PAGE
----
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    Wow, it's almost like people who sit around pressing buttons on a computer keyboard or video game controller and arguing with people all day imagine some guy called God is off doing the same thing.


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    Quote Originally Posted by Subteigh View Post
    Kierkegaard is terrible. No one should fear a just being. No one should believe something contrary to what reason tells them to be true - is that even really possible?
    Ok, fearing a "Just" being. Let us suppose there is a verifiable "God of Justice". It exists, everyone's aware of it. Now tell me, are you totally and completely OK with going before it and asking it to "judge" your life and your works? Are you totally and completely without any "fear" of that prospect? Note: You are not fully aware of/are in fact incapable of comprehending what true "justice" is. You have an idea yeah, but you also know that the idea you have is finite and has no comprehension of the infinite that only a "god" (that you most certainly are not and can never be) can grasp in such a way as to make this a "logical" decision.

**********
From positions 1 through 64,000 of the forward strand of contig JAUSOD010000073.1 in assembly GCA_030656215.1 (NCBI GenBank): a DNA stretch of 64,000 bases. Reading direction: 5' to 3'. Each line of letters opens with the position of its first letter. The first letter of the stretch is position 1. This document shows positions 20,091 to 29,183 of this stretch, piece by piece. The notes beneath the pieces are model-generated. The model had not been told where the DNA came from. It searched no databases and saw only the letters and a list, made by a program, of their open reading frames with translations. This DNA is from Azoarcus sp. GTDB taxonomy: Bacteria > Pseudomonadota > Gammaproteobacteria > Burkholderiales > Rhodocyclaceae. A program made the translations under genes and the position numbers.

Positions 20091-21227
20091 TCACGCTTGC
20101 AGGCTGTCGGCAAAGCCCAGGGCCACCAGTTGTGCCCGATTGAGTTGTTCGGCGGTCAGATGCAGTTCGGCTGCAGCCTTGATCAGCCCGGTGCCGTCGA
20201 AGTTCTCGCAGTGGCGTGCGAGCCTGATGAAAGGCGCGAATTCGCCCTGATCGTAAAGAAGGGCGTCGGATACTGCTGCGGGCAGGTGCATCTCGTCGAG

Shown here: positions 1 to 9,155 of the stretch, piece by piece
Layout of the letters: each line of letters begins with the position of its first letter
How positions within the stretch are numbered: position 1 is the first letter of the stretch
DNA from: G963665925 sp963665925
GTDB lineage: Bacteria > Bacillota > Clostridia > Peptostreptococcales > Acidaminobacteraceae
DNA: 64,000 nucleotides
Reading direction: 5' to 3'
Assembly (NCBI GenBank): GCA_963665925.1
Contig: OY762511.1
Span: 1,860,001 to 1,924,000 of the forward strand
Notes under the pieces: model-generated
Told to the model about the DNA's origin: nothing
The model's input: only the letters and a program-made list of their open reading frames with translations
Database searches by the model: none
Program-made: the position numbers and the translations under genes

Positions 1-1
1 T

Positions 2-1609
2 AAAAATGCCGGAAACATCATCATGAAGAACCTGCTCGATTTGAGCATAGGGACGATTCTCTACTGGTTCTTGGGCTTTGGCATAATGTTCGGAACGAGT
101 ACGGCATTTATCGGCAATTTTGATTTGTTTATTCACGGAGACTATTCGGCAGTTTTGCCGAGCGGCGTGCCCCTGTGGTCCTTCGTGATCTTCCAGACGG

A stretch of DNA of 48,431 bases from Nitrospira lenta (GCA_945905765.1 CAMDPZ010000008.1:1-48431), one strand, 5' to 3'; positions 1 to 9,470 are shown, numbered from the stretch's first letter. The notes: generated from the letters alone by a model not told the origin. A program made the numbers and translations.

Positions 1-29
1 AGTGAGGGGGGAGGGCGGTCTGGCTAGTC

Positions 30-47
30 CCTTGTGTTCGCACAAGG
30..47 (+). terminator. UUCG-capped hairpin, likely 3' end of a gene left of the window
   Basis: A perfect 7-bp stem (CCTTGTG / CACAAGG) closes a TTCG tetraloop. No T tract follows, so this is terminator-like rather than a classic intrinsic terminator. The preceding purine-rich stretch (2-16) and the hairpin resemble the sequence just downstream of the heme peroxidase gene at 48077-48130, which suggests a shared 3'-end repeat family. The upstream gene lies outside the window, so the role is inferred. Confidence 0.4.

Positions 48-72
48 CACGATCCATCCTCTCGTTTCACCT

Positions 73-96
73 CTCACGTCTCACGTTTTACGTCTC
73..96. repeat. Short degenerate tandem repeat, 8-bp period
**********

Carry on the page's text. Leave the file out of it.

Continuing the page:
You might be able to make a "leap of faith" and it may well work out well for you, but it was just that, a leap of faith. By the way, I read a fictional story recently that basically has this very question as its plot. Guess the author and story and I'll be quite surprised .

    A humble request from me: Read the Book of Job beginning to end, then come back to me with your thoughts. I am most curious.

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    Quote Originally Posted by coeruleum View Post